Wednesday, October 26, 2016

How Black Are You?!

It has often been said that if you have the slightest bit of African ancestry, you are African. But the fact of the matter is no mater what you or your DNA says, how you see yourself and what people see. Given the fact that part of the black experience here in America has a lot to do with indoctrination, adaptation, and exploitation, many of us want to be anything and everything except black. I have personally never met an African with roots in America who is 100% black. But I have met many who are uncomfortable with what it means to be black or look black. I have seen way too many "good hair" obsessions, and heard far too many proclamations of ubiquitous Indians being a part on ones family tree. It is all foolishness and nonsense. 

We have been trained to be at odds with each other competing in a "best negro" competition, and best, in this instance, is automatically equated to being that which is close to white when it comes to issues of color. But in an interesting twist, now a days, light skinned African American’s or bi-racial people are being questioned about their ethnicity and how black they are. Recently it has become a popular trend to get genetic DNA testing to see exactly what percentage of black a person is. There are many DNA testing companies that are  are easily accessible and affordable all over the internet. Companies such as  and 23andme heavily advertise their services online and on TV.  Many light skinned people have been criticized so much all their lives that they wanted to officially prove how much African they have in them.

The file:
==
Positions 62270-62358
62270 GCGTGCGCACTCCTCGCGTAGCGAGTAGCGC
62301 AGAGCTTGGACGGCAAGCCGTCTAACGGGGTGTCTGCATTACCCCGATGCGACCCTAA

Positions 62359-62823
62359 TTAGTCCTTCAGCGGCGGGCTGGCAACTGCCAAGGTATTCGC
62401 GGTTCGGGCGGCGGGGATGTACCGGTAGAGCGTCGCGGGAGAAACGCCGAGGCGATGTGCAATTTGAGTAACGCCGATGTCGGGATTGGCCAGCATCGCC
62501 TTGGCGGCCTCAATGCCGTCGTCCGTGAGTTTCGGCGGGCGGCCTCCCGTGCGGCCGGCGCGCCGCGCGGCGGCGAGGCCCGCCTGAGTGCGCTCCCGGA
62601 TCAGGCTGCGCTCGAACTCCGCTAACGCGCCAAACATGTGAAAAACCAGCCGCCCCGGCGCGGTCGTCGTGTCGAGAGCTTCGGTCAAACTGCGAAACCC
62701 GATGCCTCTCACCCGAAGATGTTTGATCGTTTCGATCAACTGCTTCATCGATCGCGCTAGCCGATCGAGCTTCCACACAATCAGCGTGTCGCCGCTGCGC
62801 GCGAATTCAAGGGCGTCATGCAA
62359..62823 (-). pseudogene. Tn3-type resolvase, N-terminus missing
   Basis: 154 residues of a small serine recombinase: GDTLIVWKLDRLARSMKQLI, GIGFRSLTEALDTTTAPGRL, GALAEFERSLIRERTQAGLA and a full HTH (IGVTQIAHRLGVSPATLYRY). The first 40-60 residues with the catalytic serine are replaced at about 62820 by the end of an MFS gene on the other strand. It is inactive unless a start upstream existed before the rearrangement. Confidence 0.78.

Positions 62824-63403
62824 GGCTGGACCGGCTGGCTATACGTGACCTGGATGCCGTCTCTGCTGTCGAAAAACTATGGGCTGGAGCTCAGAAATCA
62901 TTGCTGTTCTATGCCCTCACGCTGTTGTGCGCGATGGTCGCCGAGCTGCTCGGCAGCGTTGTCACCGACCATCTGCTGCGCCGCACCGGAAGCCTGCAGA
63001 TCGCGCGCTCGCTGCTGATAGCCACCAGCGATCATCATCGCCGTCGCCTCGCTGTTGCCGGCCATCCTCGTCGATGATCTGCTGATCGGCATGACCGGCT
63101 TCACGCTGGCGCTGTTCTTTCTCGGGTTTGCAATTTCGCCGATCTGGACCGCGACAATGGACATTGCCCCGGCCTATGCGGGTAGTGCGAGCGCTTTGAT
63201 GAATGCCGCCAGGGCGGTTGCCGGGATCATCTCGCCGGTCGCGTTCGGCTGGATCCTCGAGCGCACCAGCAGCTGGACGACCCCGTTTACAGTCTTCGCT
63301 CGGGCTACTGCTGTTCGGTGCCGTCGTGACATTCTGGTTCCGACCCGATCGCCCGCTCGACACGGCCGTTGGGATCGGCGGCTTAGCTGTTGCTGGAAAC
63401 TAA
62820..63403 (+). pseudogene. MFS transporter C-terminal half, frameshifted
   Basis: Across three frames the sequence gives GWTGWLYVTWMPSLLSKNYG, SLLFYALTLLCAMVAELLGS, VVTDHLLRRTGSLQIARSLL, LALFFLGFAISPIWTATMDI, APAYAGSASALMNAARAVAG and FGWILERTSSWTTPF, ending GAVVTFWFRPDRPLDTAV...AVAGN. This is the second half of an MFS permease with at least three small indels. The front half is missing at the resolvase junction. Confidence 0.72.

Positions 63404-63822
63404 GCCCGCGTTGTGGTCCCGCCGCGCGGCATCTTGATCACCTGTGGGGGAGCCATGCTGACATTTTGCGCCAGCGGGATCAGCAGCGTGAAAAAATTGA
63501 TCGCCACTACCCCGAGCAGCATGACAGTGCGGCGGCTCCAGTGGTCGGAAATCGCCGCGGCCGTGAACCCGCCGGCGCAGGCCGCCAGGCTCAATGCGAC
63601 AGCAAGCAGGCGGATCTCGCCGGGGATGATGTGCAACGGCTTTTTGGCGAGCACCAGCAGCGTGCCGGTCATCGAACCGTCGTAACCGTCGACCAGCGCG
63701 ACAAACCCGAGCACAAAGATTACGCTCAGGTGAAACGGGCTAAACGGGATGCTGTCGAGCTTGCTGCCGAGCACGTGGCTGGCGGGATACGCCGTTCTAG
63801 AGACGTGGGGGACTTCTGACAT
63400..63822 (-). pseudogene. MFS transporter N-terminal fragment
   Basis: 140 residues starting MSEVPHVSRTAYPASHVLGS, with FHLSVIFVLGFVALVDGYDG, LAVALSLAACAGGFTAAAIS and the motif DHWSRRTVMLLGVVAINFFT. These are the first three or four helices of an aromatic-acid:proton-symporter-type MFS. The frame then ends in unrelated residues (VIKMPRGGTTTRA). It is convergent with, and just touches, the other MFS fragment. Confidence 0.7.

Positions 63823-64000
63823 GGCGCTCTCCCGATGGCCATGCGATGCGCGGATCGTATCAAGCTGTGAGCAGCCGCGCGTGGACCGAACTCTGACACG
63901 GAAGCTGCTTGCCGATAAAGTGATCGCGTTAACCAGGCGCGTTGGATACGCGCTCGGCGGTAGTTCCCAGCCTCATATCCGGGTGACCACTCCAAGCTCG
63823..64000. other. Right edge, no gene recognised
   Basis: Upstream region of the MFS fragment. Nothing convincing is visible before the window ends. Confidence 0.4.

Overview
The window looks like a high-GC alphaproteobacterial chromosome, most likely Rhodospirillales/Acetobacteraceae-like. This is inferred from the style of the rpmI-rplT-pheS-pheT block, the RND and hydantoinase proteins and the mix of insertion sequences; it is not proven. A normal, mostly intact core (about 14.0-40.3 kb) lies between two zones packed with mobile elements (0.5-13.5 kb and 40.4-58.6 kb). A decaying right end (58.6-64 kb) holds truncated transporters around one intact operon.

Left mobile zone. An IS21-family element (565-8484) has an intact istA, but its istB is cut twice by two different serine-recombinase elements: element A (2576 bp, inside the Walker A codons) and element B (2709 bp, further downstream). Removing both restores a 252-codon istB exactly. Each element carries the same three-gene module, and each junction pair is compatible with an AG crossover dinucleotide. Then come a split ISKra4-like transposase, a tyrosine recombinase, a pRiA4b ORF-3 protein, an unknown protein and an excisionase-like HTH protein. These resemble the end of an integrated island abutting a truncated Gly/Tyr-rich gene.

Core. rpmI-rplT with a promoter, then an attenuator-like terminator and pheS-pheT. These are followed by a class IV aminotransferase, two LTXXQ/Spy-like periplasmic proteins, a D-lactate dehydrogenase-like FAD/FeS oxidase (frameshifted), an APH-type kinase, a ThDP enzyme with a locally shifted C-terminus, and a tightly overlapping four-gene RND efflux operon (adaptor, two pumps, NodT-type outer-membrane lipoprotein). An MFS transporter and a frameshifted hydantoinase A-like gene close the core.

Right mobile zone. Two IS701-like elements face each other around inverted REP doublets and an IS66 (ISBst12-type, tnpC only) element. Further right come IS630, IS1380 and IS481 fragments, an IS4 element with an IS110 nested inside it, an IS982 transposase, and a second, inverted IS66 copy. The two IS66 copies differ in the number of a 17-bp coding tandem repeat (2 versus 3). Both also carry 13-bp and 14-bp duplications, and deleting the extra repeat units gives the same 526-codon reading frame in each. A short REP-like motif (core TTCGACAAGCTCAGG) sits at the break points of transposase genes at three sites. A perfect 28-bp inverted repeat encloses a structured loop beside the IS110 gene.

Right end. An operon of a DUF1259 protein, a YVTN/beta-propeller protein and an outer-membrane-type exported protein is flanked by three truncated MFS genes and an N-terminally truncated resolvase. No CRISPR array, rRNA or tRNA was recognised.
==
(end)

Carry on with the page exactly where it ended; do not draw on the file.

The Hodge brothers are bi-racial twins that were ridiculed because they only identified as black. So they took a DNA test and it found that they were 58% African. In my opinion this was a ridiculous waste of time. If you look at the brothers in the picture above they look black. So would identifying themselves as white be a better idea? No, I don't think so. Society is not fit or equipped to decide how anybody should identify themselves. No matter how light your skin may be, if you look black that is how you'll be identified. Congratulations to Hodge brothers for embracing who they are. Some of us don't have the option of making a choice, and we still try to be something that we're not. Some dark skinned black people think that if they go to a certain school, live in a certain neighborhood, talk or act a certain way, achieve a certain level of notoriety or marry a different race, that people will overlook the fact that they are black  These people need a reality check. Last time I checked it is impossible to change what you are. So we can either choose to embrace it, or live our lives in turmoil fighting the enemy within.


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